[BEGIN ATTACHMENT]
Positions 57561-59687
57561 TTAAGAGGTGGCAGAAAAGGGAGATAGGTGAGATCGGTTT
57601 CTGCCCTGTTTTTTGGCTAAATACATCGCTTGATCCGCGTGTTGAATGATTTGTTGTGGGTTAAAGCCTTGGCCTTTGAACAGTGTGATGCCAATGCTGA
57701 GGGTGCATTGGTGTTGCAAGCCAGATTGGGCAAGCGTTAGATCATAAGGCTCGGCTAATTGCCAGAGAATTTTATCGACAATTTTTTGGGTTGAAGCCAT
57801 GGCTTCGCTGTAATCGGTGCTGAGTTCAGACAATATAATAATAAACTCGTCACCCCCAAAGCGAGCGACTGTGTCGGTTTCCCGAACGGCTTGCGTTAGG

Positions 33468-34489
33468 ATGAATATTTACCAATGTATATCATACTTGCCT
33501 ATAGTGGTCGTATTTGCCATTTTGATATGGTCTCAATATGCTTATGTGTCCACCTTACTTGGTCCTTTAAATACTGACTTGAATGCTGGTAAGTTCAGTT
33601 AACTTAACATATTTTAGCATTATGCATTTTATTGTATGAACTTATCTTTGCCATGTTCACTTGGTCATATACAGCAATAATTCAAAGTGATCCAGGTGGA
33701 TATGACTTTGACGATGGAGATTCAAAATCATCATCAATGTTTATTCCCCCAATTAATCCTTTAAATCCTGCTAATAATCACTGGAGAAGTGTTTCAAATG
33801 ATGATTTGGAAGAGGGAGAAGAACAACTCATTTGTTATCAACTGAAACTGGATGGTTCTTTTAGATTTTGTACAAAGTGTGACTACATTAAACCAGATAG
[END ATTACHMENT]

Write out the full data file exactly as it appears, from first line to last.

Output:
Positions 57561-59687
57561 TTAAGAGGTGGCAGAAAAGGGAGATAGGTGAGATCGGTTT
57601 CTGCCCTGTTTTTTGGCTAAATACATCGCTTGATCCGCGTGTTGAATGATTTGTTGTGGGTTAAAGCCTTGGCCTTTGAACAGTGTGATGCCAATGCTGA
57701 GGGTGCATTGGTGTTGCAAGCCAGATTGGGCAAGCGTTAGATCATAAGGCTCGGCTAATTGCCAGAGAATTTTATCGACAATTTTTTGGGTTGAAGCCAT
57801 GGCTTCGCTGTAATCGGTGCTGAGTTCAGACAATATAATAATAAACTCGTCACCCCCAAAGCGAGCGACTGTGTCGGTTTCCCGAACGGCTTGCGTTAGG

Positions 33468-34489
33468 ATGAATATTTACCAATGTATATCATACTTGCCT
33501 ATAGTGGTCGTATTTGCCATTTTGATATGGTCTCAATATGCTTATGTGTCCACCTTACTTGGTCCTTTAAATACTGACTTGAATGCTGGTAAGTTCAGTT
33601 AACTTAACATATTTTAGCATTATGCATTTTATTGTATGAACTTATCTTTGCCATGTTCACTTGGTCATATACAGCAATAATTCAAAGTGATCCAGGTGGA
33701 TATGACTTTGACGATGGAGATTCAAAATCATCATCAATGTTTATTCCCCCAATTAATCCTTTAAATCCTGCTAATAATCACTGGAGAAGTGTTTCAAATG
33801 ATGATTTGGAAGAGGGAGAAGAACAACTCATTTGTTATCAACTGAAACTGGATGGTTCTTTTAGATTTTGTACAAAGTGTGACTACATTAAACCAGATAG